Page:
How to deal with difficult staff

Dear Krystle & Pauline,
I own and run a small coffee shop near Liverpool Street in London. When I first started my business, friends were helping me out and so I pretty much let each member of staff develop their own roles.  

However, I am now finding it difficult to transfer the importance of customer service to my team. One staff member in particular has become quite difficult, rude both to customers and me. I have tried to talk to him but he avoids the issue and reminds me how useful he is to the business and how he was there for me at the beginning.  

I cannot sack him as I rely on him to open up and manage the place when I am not there. Please help as I dread going to work.


Dear Alison,
You had the guts and the character to start your own business, so you have the guts to take your business back from your staff. You are essentially being bullied and you need to act now to stop this type of behaviour. When you started your business you should have made roles clear, always draw up contracts and keep relationships professional.

You do not say if you have contracts. If you do, go back to these and look at the role and duties of each person.  Organise one-to-one appraisal meetings with each member of staff and state your concerns. Encourage them to verbalise what they think their aims and objectives from their job roles are. In your meetings clarify what your aims and expectations are from each employee. Explain what the consequences could be if these aims are not met.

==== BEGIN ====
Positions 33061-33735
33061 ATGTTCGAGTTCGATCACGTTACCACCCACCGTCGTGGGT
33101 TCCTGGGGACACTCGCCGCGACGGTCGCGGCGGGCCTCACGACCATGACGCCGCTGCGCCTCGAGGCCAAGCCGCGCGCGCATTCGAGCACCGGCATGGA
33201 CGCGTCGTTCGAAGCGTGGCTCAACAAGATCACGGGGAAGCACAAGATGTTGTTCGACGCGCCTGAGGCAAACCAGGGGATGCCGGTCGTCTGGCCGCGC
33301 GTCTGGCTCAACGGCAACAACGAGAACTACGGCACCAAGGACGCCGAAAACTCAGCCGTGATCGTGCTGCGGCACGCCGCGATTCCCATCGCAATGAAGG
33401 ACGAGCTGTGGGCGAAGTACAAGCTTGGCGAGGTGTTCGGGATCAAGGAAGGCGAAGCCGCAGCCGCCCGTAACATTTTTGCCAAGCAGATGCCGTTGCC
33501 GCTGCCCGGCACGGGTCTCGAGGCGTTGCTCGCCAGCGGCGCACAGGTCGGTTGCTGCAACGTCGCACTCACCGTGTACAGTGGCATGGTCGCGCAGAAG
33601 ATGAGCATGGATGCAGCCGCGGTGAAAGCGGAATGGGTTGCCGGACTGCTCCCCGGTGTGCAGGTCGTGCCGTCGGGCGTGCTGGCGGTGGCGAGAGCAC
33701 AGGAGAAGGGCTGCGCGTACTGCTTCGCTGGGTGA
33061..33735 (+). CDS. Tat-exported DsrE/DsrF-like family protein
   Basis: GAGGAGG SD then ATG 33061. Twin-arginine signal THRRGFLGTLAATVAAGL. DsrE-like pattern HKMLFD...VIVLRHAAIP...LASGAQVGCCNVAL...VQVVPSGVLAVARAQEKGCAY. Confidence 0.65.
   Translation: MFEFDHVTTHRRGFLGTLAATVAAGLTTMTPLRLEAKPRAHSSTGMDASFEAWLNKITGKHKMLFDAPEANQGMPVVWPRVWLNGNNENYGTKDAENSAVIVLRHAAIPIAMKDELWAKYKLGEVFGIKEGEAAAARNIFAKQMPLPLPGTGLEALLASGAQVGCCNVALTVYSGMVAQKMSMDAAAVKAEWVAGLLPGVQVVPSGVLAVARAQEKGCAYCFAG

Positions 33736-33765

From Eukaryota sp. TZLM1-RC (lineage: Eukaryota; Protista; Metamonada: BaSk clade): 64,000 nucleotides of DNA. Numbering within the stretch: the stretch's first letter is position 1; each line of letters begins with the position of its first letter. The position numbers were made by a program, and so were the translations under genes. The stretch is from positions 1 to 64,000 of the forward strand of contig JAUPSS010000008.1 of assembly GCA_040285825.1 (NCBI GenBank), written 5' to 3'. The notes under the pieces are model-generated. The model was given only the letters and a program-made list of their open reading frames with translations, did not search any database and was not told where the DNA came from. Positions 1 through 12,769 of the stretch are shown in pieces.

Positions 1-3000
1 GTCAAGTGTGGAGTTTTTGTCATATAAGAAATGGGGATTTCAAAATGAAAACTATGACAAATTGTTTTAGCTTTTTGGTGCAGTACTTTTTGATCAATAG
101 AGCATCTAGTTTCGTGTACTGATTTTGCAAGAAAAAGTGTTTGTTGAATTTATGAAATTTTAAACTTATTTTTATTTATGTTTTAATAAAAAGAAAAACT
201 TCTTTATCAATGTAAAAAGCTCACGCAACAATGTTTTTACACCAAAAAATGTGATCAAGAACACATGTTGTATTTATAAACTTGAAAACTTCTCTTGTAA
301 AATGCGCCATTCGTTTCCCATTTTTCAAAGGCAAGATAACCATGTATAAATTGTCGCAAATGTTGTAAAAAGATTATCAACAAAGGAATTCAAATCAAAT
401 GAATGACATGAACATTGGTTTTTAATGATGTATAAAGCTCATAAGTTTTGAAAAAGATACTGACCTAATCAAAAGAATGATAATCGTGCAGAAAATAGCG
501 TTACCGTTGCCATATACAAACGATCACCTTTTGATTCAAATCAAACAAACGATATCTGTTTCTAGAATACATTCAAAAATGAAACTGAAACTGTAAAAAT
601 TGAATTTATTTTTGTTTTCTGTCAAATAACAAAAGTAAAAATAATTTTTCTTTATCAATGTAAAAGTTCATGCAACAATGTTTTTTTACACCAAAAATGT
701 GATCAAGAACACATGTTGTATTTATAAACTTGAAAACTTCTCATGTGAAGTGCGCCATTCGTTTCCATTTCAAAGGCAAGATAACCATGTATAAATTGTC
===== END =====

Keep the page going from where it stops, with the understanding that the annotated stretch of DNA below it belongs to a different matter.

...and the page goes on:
If staff behave unreasonably then you should have a procedure in place which everyone is fully aware of. This might include verbal and written warnings as you must have evidence and a paper trail of all incidents and outcomes to prove that you have acted fairly.

You’re unfortunately in a position where you are reliant on one particular member of staff and he knows it. You need to re-establish that you are the owner and the manager. Ensure you are paying a fair wage and that correct working conditions are in place. Leadership and management skills need to be developed so ensure that your skills are up to date. You also need to clarify his duties as you have probably relied on him in excess of his job description. If he is in a management role but does not have the title or the wages to support this he may be resentful. This could be why he is rude to both you and the customers.

If you think he is a valuable member of staff and he is honest and trustworthy it would make sense to sort out the customer service issues with training and guidance. Employees are like children although they may protest, they want organisation, routine, boundaries and discipline. Once your staff sees that you are in control the respect should follow.  Finally seek expert legal advice if the problems persist.

By Krystle and Pauline Downie

Krystle and Pauline Downie run It’s My Magazine, a personalised album for your event, presented in the style of a glossy magazine, and Kadence Bluu, Hair Integration Solutions for women experiencing hair loss.
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